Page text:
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Review: The final episode in the 42-year sci-fi thriller throws narrative fluidity by the wayside

SUBMITTED PHOTO - 'The Rise of Skywalker' returns all the characters from the previous film, 'The Last Jedi,' and adds a plethora of new characters as well.

It's a near universal agreement among 'Star Wars' fans that George Lucas's prequels – episodes I, II and III of the Skywalker Saga – aren't very good. It's one of the few things fans of the franchise don't argue about these days. Those movies exist in their afterlife as fodder for memes rather than debate-worthy viewing.

Where the prequels actually succeeded was their following of a somewhat linear story – a series of both important and unimportant events that culminated in the creation of Darth Vader in "Revenge of the Sith."

The newest trilogy of 'Star Wars' films could take a lesson from the most mocked one.

"The Rise of Skywalker" concludes the legendary science fiction saga with a narrative thud, refusing to add anything new or interesting to the lore of 'Star Wars.' It strives to erase pesky attempts to diverge from old clichés and tell new stories by being spectacularly dull and repetitive, pigeonholing great characters into endings that sound like Twitter users wrote them.

It's obvious that director JJ Abrams read the tweets. Abrams clearly didn't agree with the direction Rian Johnson steered the franchise in "The Last Jedi," so he decided to smack together a hodge podge of course correcting fan service.

(Spoilers from here on out, fellow nerds. Stop reading now if you haven't seen the movie yet. Or don't. I don't care).

This movie tries in the end to argue that family name doesn't matter, but the story leads one to believe that it's the only thing that does matter. Rey is strong with the force because she is Emperor Palpatine's granddaughter (gasp), and the only way for her to survive and win is by… confronting her grandfather (double gasp). She is no longer a regular person with magical abilities as was posited by the previous film – she's a legacy Jedi like all the rest.

I could spend a long time unpacking everything that is wrong with that conclusion to Rey's story, but I have a word limit in these reviews. I just think it's disappointing that the biggest female hero in Star Wars – someone that little girls and boys all over the world look up to – has her power attributed to a man in her family and could only defeat that man with the help of another man (Kylo Ren), who she ends up kissing in the end after his heroic sacrifice. It's just abjectly stupid.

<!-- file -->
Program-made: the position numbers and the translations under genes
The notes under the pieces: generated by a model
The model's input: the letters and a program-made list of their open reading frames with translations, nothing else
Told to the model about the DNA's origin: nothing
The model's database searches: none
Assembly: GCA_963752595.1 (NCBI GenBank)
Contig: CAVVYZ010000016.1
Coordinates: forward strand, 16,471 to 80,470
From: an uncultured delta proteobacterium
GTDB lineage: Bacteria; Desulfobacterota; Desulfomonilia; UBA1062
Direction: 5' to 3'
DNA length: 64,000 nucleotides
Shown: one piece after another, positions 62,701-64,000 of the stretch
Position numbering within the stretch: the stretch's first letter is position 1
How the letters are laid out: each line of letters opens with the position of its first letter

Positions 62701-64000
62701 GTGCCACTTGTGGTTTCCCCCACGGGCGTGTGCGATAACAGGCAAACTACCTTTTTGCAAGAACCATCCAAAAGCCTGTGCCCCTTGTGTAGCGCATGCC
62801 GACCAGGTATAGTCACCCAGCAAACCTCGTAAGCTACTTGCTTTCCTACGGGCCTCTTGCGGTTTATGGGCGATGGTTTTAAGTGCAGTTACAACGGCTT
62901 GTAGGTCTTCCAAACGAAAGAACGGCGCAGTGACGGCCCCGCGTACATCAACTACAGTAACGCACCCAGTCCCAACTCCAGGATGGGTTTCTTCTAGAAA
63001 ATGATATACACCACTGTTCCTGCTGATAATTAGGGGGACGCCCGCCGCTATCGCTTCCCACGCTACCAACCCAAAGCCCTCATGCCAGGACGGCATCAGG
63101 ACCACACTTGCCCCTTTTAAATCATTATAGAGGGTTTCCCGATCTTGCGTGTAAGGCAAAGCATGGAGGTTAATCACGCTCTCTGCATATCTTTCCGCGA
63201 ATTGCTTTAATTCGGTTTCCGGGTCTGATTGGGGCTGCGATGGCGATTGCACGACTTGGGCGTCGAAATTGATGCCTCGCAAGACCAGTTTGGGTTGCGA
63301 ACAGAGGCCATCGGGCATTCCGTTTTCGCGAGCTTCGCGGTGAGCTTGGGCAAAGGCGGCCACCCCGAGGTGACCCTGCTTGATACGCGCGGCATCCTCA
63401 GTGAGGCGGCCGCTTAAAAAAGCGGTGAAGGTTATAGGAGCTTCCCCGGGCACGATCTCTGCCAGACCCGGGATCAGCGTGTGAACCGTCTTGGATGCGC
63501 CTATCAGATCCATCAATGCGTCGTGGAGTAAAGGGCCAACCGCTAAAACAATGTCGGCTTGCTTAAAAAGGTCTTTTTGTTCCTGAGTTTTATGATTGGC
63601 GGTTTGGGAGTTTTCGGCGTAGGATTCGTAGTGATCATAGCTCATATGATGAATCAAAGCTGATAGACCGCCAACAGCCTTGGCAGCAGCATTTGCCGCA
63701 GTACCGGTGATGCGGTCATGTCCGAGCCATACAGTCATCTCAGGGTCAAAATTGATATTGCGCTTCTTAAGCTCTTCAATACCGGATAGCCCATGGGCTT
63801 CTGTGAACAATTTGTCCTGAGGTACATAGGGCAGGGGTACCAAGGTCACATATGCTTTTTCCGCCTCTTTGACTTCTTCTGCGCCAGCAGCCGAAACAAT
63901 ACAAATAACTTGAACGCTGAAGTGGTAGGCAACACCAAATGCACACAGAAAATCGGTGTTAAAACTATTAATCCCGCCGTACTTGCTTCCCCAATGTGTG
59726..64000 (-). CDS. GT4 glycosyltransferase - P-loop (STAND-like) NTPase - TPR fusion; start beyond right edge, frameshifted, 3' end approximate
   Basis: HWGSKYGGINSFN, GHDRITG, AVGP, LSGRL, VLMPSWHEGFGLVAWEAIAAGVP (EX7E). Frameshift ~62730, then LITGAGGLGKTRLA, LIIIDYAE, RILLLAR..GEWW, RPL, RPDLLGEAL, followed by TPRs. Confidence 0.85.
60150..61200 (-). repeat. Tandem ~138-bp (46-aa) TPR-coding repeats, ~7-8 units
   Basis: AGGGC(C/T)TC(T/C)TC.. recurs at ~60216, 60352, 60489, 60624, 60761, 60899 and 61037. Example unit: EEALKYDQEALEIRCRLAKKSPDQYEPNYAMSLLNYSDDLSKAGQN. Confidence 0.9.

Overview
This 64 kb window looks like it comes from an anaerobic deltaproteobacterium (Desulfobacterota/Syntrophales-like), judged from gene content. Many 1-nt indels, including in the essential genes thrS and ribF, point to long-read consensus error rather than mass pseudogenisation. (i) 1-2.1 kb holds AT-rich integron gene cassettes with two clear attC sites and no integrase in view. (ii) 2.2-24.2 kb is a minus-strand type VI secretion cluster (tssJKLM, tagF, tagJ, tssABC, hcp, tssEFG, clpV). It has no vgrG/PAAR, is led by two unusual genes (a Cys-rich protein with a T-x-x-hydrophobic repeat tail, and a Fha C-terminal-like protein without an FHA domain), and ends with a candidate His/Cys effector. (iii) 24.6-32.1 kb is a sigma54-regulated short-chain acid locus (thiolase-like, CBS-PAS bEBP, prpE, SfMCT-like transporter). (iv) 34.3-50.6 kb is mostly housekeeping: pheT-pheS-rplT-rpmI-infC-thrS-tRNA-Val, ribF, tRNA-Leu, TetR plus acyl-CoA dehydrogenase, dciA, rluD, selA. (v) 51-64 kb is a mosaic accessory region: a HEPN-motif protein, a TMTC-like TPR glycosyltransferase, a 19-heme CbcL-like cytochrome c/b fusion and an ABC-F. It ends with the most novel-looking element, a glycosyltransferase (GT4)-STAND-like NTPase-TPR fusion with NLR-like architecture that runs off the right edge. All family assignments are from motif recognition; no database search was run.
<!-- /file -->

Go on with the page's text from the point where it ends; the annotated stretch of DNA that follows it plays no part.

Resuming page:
Rey's character isn't the only one to suffer at the hands of Abrams' haphazard ending. Finn – the stormtrooper turned resistance hero who is revealed to be sensitive to The Force – is marginalized and only brought to the foreground when he is needed to assist other characters. I'm pretty sure C-3PO had more speaking lines in this movie than Finn.

Why introduce these new, compelling characters if you're only going to put them right back where you found them? And why build a story around a new Jedi hero if they're only going to face the exact same dilemmas as their predecessors?

I've been wrestling with these and many other questions in my head for days since I saw the film on opening night. "The Rise of Skywalker" was fun and entertaining in spots, but it left me with a sour taste in my mouth – the kind one gets when they see a great story fall victim to external pressures.

'Star Wars' has been a money machine for decades, but it's never felt more like one than at its conclusion. By the sheer force of the Internet's collective rage – and big studio Hollywood's valuing safe choices and branding over an interesting story that takes risks – the three sequel films ended up being a pretty mediocre story.

In attempting to cater to fans, Abrams and company actually did them a disservice. We told 'Star Wars,' "I love you," and it replied, "I know."

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